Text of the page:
The 46th Grey Cup was the championship game of the 1958 season of the Canadian Football League on November 29, 1958. The game was played in Vancouver's Empire Stadium before a crowd of 36,567. The Winnipeg Blue Bombers defeated the Hamilton Tiger-Cats 35-28. This was the first Grey Cup game to be played under the aegis of the newly formed (and present-day) Canadian Football League.49th Grey Cup
The 49th Grey Cup was the Canadian Football League's championship game of the 1961 season on December 2, 1961. The Winnipeg Blue Bombers defeated the Hamilton Tiger-Cats 21 to 14 at CNE Stadium in Toronto before 32,651 fans. It is considered to be one of the 10 greatest Grey Cup Games of all time.54th Grey Cup
The 54th Grey Cup was hosted at Empire Stadium in Vancouver, British Columbia on November 26, 1966. The Saskatchewan Roughriders won their first Grey Cup after 53 years of competition for this trophy, after losing eight times. With Eagle Keys as head coach the Roughriders defeated the Ottawa Rough Riders led by Frank Clair by a score of 29-14. George Reed was the MVP with 31 rushes for 133 yards and one rushing touchdown. Ottawa lost despite two TD passes of over 60 yards to the speedy long-ball threat Whit Tucker. The gooseneck or slingshot field goal posts, invented by Jim Trimble and Joel Rottman, were installed for this game, marking its first appearance in a football championship game. They made their debut a week earlier at Montreal's new Autostade for the Eastern Conference finals. The game was called with four seconds left in regulation when fans swarmed the field in celebration.Al Gebert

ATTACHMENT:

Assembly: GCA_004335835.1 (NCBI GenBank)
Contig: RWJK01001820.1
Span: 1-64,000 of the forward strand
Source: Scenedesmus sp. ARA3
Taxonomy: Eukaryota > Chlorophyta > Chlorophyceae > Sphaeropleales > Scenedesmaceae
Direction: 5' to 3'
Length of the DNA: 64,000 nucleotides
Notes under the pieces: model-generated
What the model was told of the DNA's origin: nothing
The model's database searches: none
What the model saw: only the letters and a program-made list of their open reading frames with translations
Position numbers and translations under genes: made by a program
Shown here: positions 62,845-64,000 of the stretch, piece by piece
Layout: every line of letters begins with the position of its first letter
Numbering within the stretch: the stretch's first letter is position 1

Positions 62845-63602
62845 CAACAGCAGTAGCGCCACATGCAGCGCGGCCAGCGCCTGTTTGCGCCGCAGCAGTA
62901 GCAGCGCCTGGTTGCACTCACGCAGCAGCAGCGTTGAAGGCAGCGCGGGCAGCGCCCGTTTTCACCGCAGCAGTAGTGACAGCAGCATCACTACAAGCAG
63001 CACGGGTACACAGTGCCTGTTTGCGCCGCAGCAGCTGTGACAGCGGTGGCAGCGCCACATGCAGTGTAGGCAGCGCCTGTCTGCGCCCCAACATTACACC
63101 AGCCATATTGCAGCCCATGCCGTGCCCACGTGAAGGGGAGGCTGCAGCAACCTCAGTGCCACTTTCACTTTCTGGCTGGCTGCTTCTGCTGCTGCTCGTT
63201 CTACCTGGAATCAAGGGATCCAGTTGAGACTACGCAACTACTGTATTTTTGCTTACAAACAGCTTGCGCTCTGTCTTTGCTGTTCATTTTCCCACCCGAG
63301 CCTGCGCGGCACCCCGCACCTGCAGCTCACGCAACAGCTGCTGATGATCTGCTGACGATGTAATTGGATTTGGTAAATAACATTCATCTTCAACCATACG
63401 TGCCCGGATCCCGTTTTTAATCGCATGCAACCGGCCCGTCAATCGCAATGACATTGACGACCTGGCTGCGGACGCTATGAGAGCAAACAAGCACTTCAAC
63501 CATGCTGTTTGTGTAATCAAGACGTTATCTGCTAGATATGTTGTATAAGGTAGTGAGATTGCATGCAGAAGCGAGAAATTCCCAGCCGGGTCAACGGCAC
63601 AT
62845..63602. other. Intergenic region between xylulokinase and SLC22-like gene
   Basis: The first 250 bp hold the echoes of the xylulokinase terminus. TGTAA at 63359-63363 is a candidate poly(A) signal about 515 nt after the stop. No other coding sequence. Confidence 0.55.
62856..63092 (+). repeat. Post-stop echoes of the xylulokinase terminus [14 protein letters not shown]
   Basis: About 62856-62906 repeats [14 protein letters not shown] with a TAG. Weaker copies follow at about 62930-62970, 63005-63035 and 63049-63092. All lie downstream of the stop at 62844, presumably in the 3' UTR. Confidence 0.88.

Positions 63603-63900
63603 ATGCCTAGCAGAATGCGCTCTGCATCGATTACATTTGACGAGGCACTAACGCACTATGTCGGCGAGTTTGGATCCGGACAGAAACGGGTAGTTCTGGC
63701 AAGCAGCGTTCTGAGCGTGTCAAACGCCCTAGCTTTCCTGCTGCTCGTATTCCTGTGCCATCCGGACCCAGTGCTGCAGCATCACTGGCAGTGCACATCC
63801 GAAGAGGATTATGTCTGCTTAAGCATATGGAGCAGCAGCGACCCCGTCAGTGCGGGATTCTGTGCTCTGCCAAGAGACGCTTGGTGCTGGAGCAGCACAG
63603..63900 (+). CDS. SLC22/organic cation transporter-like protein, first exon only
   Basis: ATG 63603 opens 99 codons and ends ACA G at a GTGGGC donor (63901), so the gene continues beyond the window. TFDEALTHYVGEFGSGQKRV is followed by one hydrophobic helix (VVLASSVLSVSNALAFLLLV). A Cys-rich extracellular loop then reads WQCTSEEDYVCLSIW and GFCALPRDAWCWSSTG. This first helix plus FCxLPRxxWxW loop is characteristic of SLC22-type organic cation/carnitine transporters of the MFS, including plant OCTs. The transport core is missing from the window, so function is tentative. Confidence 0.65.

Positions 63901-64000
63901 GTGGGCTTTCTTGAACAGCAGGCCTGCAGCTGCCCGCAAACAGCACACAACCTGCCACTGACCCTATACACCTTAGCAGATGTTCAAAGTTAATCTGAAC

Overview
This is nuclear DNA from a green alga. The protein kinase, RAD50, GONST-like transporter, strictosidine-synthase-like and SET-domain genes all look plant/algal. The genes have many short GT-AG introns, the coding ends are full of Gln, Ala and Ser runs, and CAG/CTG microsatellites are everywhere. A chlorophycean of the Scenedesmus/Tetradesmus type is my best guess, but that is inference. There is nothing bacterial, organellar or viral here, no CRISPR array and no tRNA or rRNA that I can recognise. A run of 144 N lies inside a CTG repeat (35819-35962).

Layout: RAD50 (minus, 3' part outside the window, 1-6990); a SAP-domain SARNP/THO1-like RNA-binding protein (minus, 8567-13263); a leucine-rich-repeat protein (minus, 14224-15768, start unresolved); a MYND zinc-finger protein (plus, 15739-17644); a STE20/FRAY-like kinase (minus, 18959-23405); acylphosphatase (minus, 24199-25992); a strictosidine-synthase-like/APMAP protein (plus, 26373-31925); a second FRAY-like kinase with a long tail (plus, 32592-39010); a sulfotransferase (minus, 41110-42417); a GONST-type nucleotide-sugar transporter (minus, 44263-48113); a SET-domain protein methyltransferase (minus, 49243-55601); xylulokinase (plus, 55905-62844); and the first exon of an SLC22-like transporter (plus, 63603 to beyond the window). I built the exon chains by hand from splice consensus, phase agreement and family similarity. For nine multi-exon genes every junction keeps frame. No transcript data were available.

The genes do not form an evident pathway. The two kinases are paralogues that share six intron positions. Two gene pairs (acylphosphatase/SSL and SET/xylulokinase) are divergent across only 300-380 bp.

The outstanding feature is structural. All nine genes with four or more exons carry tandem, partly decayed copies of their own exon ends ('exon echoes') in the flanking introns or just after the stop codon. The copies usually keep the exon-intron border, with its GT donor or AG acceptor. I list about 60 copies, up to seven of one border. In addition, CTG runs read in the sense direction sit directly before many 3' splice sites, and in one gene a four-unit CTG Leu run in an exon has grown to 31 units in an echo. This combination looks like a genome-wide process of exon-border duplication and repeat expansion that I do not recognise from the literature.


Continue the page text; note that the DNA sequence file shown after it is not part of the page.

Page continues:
Albert J. "Al" Gebert (July 30, 1906 – December 4, 1980) was an American football player and coach. He served as the 16th head football coach at the University of Wichita—now known Wichita State University—in Wichita, Kansas and he held that position for 12 seasons, from 1930 until 1941.
His record at Wichita was 68–40–6.A native of Jacksonville, Illinois, Gebert attended Routt Catholic High School. He played football at the University of Notre Dame under coaching great Knute Rockne and was one of the first coaches to gather upon the announcement of his death. He was named one of Rockne's "Notre Dame All Stars" and played in the final game that Rockne was head coach.Bibbles Bawel
Edward Raymond "Bibbles" Bawel (born November 21, 1930) is a former American football safety in the National Football League for the Philadelphia Eagles. He also was a member of the Hamilton Tiger-Cats in the Interprovincial Rugby Football Union. He played college football at Evansville College.Bob Dawson (Canadian football)
Robert Charles Dawson (February 4, 1932 – December 10, 2017) was an award-winning and Grey Cup champion former Canadian Football League player.